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The Interview

The single most crucial part of the job hunt process is the formal interview. During the interview, both parties see if they like each other and how they can satisfy each other's needs. Not only will you be letting the employer know about your best qualities, you will be attempting to gain a clearer concept of the employer and the position available. Now is the time to sell yourself!

The good interview is a well prepared presentation and it requires skilled communication, whether the interview is a face-to-face or phone meeting. Rarely do you get a second chance in an interview. From the moment you greet the interviewer(s) until you say good-bye, you will want to create a favorable impression. Making a formal, personal presentation of your knowledge, attitudes and skills as related to the job you are seeking means preparing with research and practice.

A good interviewer will be attempting to evaluate those qualities you have that are not revealed in your resume or cover letter: what motivates you, what kind of personality you have, what you value, whether you are a leader, what your ambitions are, how well you communicate, how much career planning you have really done, etc. The interview will be a test of preparation and your ability to communicate it.

Before the Interview

The path to performing well in a job interview is preparation and there are a number of things you should do before the interview begins.

Research the Job and the Organization: The more information you have about a prospective employer, the better prepared you will be during the interview. You can use the Internet and CAPE resources to find the following information about a potential employer:

  • Description and location of position for which you are applying.
  • Major duties of the position.
  • Minimum requirements for the position.
  • Age, growth history, and anticipated growth of organization.
  • Products or services of organization.
  • Current problems of organization (chief competitors).
  • Location and number of plants, offices, and stores of organization.
  • Parent company and subsidiaries of organization.
  • Salary range.
  • Recent related items in the news.

Self-Assessment: It is also important to assess your own strengths and weaknesses as a candidate for employment. Before going to an interview, you should be able to identify your relevant skills, qualifications, and other characteristics related to the position. You should be able to demonstrate how your experience, training and activities qualify you for the job. Be able to answer the question, "Why should I hire you?"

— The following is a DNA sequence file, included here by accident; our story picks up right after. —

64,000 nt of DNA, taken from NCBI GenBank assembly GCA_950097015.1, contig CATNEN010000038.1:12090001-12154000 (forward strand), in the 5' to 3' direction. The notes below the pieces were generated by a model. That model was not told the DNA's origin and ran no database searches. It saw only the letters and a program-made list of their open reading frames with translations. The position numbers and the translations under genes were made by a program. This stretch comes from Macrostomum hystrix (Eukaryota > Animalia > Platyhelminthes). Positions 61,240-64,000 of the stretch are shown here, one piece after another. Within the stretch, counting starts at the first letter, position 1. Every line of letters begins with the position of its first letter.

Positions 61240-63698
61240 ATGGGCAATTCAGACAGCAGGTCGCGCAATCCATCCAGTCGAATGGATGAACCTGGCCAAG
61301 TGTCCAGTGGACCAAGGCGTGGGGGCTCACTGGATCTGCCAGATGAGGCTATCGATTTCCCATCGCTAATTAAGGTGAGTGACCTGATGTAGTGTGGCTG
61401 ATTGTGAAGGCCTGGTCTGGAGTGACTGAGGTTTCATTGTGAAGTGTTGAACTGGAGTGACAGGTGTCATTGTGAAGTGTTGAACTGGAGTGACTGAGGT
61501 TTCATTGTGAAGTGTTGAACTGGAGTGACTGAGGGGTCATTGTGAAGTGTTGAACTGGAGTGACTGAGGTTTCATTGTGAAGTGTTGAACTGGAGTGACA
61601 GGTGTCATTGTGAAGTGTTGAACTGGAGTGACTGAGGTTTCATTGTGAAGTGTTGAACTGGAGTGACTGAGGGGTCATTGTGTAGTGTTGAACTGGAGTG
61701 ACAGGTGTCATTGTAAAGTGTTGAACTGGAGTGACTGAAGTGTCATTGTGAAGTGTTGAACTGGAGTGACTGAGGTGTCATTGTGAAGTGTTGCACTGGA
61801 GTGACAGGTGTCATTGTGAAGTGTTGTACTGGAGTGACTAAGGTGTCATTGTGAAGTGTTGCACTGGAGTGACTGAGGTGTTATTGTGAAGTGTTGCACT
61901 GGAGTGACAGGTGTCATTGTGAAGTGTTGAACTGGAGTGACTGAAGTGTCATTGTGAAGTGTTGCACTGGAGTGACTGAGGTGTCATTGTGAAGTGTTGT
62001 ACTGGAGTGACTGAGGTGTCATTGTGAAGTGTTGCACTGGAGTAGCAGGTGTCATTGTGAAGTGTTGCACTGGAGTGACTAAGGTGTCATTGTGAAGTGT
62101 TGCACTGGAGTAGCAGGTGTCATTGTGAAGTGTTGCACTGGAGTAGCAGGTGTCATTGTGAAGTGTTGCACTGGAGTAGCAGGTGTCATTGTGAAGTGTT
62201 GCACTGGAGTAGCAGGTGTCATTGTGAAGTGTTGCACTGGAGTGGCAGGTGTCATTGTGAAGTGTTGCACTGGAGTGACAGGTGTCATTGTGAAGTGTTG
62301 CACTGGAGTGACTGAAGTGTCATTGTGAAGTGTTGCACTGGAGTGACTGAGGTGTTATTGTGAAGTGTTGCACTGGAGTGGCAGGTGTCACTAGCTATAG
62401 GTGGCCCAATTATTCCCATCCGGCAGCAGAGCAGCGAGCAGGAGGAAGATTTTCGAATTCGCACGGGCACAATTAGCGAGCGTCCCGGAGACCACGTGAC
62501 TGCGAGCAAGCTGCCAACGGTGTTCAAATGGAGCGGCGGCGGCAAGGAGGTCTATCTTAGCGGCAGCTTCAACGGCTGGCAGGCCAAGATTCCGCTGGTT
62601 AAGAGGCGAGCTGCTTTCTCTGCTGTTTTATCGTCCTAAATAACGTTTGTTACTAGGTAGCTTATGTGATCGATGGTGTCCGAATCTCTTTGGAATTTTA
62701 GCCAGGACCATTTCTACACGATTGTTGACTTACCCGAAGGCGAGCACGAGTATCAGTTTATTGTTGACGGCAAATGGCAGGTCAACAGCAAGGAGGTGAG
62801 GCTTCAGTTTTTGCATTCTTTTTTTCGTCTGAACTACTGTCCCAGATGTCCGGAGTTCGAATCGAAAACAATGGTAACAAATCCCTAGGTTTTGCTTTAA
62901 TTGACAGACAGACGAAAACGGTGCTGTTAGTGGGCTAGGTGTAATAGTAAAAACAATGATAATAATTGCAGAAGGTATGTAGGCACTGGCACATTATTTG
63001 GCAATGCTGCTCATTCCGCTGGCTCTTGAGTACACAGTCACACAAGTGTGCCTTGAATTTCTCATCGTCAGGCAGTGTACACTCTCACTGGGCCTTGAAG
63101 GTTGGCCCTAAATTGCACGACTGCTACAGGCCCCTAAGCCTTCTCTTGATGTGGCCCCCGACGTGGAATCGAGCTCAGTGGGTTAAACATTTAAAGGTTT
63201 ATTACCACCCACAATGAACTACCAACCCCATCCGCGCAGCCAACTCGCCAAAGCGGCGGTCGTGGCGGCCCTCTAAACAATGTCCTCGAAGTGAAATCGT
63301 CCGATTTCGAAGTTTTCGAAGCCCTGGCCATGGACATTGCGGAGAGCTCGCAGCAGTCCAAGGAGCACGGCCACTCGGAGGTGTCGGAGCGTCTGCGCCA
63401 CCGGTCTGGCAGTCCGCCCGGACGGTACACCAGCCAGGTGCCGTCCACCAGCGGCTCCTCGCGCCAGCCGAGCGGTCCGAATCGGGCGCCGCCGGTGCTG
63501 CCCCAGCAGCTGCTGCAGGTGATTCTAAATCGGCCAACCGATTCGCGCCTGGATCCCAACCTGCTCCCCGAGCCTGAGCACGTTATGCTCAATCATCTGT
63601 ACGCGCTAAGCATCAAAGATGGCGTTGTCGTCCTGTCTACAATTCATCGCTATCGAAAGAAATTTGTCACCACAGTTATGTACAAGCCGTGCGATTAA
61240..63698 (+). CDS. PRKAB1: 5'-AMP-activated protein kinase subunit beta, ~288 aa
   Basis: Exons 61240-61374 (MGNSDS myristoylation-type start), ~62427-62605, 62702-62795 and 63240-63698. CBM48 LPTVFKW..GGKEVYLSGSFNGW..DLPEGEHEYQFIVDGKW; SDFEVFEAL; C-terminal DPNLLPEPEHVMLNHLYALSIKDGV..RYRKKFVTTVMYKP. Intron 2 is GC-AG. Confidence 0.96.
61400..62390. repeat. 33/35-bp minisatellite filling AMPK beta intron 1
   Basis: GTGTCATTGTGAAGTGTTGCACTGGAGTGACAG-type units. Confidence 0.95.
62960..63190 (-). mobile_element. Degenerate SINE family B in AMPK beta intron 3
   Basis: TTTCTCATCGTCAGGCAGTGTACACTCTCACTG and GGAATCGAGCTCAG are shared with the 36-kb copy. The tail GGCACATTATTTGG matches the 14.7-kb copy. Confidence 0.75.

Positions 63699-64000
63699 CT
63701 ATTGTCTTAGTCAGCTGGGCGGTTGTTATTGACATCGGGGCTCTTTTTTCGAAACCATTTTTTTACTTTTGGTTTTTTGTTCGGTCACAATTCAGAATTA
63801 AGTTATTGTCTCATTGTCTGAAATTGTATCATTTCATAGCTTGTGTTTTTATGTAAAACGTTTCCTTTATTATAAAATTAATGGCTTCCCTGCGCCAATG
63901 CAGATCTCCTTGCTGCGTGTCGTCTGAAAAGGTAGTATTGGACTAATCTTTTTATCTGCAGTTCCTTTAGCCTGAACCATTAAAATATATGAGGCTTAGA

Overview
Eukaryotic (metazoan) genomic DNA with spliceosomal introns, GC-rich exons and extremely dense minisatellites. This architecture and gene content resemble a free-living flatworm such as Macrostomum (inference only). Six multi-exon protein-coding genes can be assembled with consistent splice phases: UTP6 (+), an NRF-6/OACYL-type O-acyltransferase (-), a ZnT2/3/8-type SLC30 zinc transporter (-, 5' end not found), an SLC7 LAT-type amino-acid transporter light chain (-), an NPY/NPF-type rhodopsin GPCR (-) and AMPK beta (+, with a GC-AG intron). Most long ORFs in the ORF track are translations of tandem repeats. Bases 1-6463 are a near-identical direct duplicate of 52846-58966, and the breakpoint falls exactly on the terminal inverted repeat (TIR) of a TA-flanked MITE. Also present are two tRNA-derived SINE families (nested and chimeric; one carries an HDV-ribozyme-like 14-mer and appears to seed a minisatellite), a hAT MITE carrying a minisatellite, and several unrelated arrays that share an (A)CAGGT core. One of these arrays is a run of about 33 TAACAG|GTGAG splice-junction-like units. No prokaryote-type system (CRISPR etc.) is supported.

Verify the Particulars: When you are setting up an appointment for an interview, be sure to find out the exact time and location of the interview, and the interviewer(s) name(s) and title(s). You should also make sure that you know exactly how to get to the interview location, how long it will take you to get there, where you are supposed to park, and what building entrance you should use. You will want to avoid being late for a job interview, so plan to arrive five to fifteen minutes early.

Practice your Answers: Prepare by reviewing the list of frequently asked interview questions. You should practice answering them aloud with a friend, or schedule a mock interview at the CAPE.

Dress Appropriately: You are not only being evaluated by what you say in an interview, but how you present yourself. Dressing professionally is essential for creating a favorable impression.

During The Interview

The Structure of the Interview

Some job interviews may be conducted one-on-one, but many times there will be two or more interviewers. The format of each job interview may vary, but most interviews have several phases:

The interviewer and candidate usually engage in a bit of small talk to establish some rapport. The interviewer will usually extend his/her hand for a handshake. Be sure yours is firm, not too weak or too strong. Remember, you are being evaluated from the moment the interviewer sees you. Although this first phase is often light and casual, don't underestimate its importance. People form a first impression and make sure that yours is both positive and favorable.

Background Analysis
Once the ice has been broken the interviewer will normally shift the conversation to questions about your background, often using your resume as the starting point. The purpose here is to gain information about your skills, qualifications, experience, education, and extra-curricular activities. In addition, an employer will be attempting to reach some judgments as to your attitude, self-confidence, ability to communicate, and how you handle yourself.